This year's "Holler Down the Hollow" tribute boasts a lineup this weekend that Hardly Strictly Bluegrass Festival founder Warren Hellman would have loved. It's strictly bluegrass music.
"He'd be on the side of the stage just grinning," says Compass Records co-founder Garry West, who put together the tribute set: "Holler Down the Hollow: A Hardly Strictly Salute to the Masters."
"I had an abundance of riches to choose from," West said, rattling off the bluegrass all-star band that will include Emmylou Harris, Steve Earle, Vince Gill, Peter Rowan, Jim Lauderdale and Jerry Douglas.
"It starts with everyone loving and respecting Warren and realizing why we're there in that hollow (now named Hellman Hollow, formerly Speedway Meadow) on that weekend, doing what we're doing."
Last year, to commemorate the first festival after Hellman died, organizers mounted the "Tribute to the Founding Fathers: Warren Hellman, Doc Watson and Earl Scruggs."
"This year, it's really just a continuation on that theme," West said.
For well-traveled bluegrass and roots musician Jim Lauderdale, who has played the festival countless times, it's the least he can do.
"I'm real indebted to Warren," he said. "This festival is such an act of love on his part that any way he can be remembered is such a fraction of what we can do."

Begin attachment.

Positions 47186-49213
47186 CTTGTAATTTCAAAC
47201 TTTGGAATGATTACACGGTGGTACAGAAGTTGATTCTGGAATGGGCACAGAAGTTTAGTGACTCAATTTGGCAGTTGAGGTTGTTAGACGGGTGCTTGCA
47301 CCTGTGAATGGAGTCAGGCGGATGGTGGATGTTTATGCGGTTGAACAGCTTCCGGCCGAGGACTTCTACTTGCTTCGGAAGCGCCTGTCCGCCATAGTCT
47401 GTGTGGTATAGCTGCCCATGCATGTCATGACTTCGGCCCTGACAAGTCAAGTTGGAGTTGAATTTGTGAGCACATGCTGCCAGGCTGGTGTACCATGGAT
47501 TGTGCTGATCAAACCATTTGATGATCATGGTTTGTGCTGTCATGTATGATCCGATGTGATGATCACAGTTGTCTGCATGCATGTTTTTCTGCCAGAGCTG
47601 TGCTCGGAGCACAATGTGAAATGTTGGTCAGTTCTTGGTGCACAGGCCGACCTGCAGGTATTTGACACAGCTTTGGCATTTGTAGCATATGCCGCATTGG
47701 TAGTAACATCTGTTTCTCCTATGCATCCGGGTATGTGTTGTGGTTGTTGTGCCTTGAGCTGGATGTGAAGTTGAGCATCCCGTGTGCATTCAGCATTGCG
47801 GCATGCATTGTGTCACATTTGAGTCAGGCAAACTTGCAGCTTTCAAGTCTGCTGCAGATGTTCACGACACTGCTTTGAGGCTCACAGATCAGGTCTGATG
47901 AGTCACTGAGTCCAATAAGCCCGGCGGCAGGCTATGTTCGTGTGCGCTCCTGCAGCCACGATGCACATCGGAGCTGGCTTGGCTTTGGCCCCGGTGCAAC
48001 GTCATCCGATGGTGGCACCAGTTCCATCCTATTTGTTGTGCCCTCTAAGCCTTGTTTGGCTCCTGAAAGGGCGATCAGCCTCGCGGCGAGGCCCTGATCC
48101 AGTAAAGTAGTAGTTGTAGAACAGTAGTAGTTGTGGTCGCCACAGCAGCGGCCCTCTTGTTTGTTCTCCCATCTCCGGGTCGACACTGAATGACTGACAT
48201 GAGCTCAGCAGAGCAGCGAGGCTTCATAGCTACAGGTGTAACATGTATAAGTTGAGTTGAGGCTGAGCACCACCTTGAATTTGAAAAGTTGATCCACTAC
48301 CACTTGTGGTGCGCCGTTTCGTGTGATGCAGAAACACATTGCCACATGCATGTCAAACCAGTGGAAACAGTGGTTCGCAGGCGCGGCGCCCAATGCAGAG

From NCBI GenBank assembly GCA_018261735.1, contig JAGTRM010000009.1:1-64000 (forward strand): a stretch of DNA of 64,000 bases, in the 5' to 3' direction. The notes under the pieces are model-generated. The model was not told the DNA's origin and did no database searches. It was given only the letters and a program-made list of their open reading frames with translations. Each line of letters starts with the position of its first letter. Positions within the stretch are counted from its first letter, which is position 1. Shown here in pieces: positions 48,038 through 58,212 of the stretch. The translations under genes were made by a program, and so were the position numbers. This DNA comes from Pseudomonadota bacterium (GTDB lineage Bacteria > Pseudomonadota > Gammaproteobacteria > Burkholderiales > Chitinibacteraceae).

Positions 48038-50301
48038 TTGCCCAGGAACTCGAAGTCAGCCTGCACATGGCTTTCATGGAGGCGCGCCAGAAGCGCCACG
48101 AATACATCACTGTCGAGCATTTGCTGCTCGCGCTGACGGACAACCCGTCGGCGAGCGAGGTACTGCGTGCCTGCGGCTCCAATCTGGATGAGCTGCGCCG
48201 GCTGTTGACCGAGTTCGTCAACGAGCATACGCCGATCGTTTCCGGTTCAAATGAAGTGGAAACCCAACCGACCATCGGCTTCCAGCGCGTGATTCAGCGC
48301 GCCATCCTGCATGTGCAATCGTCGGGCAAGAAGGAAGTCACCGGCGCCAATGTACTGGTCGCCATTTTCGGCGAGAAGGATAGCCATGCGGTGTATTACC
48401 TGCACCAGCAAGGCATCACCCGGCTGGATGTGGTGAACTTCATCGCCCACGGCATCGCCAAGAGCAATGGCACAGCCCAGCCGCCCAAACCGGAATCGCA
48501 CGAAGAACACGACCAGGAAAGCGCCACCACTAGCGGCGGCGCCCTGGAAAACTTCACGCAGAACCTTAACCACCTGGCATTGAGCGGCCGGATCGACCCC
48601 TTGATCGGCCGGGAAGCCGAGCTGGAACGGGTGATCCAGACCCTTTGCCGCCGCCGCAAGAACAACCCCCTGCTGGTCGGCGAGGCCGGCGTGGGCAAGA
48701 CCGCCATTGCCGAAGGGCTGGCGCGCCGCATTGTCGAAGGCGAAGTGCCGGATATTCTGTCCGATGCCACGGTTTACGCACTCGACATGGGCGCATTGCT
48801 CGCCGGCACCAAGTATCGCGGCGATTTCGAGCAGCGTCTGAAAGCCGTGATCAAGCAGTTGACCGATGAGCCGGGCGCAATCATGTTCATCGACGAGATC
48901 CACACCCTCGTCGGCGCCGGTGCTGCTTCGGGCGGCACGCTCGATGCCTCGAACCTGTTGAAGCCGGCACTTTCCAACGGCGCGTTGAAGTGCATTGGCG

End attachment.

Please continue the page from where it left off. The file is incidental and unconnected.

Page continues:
Along with a back-up band that includes West and his wife and Compass co-founder Alison Brown, they'll focus on several of Hellman's bluegrass heroes — like Hazel Dickens (his inspiration for the festival), Mike Aldridge and icons Scruggs and Watson.
It's a way of shining a light "on what we've lost and demonstrating how it continues," West said. "When you think about the agrarian society, which bluegrass sprang from, when all of those folks are gone, the music will be different. It won't be able to be the same. Even if folks in rural communities continue to play bluegrass, it's not going to be the same because they're shopping at Wal-Mart. They're not growing and raising their food from the hoof up anymore."
But Lauderdale is encouraged by the latest crop of musicians to embrace what revered bluegrass icon Ralph Stanley liked to call "mountain music."
"I'm real optimistic about the generations to come," he said. "I see younger bands that are just terrific at such a young age and they're mastering their art. It's also encouraging to see a young audience being receptive to that music and loving it and supporting it. It's not a dying breed. I think it's just going to keep growing because it's real. You can't deny that."
<i>Bay Area freelancer John Beck writes about entertainment for The Press Democrat. You can reach him at 280-8014, email@example.com and follow on Twitter @becksay.</i>